Andrew McDiarmid: (09:05)
Sure. At the heart of the word technology is the root teks, T-E-K-S. And it literally means to weave or fabricate. So the root is where we get words like ax, carve, and build. And words like textile, tectonic, and text, and tiller. So the heart of the word technology is the art and skill we use to weave together, to make and build the objects we find useful for human living.
Andrew McDiarmid: (09:32)
And the good news, Janet, is that this art and skill doesn’t just refer to the original maker of a piece of technology. It also applies to us, the ones that are harnessing those tools. And I get really excited when I get this understanding of technology because it frees me up to make it about myself but just not in that selfish, passive, zombie-like way that we’re getting into these days.
Janet Parshall: (09:53)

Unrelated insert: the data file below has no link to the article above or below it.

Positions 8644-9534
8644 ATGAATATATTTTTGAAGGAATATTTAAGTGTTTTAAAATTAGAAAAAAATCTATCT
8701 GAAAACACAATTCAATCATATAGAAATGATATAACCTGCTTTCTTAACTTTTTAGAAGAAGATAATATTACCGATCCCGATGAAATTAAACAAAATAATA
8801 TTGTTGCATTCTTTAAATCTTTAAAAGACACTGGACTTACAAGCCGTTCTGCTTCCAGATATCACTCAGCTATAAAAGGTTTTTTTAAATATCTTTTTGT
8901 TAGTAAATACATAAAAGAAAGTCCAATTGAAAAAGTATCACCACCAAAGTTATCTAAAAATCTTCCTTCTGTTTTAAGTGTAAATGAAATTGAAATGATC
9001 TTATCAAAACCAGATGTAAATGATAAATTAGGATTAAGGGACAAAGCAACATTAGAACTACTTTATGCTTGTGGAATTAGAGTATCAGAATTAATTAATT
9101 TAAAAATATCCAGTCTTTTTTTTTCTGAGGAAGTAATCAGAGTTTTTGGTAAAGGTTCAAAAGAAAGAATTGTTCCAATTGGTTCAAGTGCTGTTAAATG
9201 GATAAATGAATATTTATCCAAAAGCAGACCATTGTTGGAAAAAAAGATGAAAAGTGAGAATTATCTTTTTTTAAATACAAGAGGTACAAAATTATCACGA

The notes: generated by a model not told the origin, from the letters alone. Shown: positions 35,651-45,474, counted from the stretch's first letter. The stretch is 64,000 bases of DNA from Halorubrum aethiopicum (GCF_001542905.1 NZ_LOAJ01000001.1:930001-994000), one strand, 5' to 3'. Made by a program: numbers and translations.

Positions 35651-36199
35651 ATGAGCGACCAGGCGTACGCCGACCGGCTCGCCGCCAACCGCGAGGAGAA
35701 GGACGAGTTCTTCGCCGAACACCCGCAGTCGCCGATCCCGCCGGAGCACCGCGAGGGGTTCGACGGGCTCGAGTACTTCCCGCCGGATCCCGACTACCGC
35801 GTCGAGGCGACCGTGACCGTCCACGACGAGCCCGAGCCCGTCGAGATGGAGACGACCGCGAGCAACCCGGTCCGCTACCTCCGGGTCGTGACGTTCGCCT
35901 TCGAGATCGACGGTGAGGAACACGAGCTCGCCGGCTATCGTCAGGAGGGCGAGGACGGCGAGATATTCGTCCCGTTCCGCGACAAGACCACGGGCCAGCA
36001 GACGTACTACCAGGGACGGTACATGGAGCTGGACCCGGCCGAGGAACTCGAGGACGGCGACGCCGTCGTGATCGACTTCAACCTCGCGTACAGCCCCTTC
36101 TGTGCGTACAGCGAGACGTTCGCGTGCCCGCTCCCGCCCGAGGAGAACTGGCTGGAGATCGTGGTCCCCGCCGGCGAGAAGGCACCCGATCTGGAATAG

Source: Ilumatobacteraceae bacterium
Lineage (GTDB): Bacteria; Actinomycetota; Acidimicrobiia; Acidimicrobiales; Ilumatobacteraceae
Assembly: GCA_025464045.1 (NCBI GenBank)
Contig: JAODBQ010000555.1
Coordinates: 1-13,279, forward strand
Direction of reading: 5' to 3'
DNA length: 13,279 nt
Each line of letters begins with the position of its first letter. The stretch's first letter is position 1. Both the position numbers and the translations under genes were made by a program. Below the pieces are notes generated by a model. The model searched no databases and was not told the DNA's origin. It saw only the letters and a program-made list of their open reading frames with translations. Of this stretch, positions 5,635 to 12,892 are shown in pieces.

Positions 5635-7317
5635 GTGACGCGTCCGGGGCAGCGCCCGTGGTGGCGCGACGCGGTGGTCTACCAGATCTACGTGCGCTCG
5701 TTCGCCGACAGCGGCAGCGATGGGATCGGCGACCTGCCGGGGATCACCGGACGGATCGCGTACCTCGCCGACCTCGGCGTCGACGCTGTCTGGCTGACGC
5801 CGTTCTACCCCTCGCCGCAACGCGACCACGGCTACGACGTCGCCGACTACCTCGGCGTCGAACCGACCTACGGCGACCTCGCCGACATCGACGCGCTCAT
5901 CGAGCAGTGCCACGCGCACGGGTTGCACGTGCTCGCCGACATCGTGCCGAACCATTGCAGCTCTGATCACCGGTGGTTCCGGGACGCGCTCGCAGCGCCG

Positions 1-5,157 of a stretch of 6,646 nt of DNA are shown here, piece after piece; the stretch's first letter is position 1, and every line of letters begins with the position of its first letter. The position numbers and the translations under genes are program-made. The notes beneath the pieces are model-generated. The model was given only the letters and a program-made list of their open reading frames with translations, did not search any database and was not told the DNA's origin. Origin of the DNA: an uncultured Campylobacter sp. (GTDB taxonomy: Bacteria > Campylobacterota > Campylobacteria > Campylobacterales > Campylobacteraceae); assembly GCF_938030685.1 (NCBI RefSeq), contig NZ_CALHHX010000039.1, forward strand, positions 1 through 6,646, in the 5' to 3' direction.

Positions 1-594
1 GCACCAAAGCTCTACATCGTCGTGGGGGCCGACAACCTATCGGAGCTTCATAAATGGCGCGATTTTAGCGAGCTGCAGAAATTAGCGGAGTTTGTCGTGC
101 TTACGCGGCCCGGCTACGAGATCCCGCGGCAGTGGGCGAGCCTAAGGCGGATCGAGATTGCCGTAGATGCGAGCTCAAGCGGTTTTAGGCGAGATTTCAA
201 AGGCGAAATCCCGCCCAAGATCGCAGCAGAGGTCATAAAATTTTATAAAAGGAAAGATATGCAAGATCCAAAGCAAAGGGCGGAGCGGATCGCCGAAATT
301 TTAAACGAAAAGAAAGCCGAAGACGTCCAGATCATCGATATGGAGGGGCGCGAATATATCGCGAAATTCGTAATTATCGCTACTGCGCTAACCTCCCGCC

Mm-hmm, mm-hmm, so true. All right. You make the point that God is the master technician. Again, in some respects, that seems to be a self-evident truth because even the Heaven declares his glory, right? We read the Book of Genesis, we watch His handiwork. We see the change of the seasons, we understand the brilliance of His paint palette. That would be self-evident. But is it more than that?
Andrew McDiarmid: (10:14)
Well we have the ability to create and weave together because God has it. And yes, you’re right, it is self-evident as we read the scripture, but it just hit me as I reviewed Psalm 139. And you know it says it elsewhere in the Bible too. Psalm 119-73 says your hands have made me and fashioned me. Job 10-11 says, you clothed me with skin and flesh. You knit me together with bones and sinews. And as commentary Charles Spurgeon puts it this way; “We are covered in God cloth, marvelously wrought in His Secret Workshop. What tapestry,” he asks, “can equal the human fabric?”
Andrew McDiarmid: (10:51)
So I think it’s just plain and simple. We are technology of God. And we have the ability to create technology that we can harness for His glory. And I think especially in this era of the digital age, we just have to really be aware. We have to think carefully. We have to be willing to purge what is necessary to do that kingdom business with the tech tools that we choose to have in our midst.
Read the full transcript below.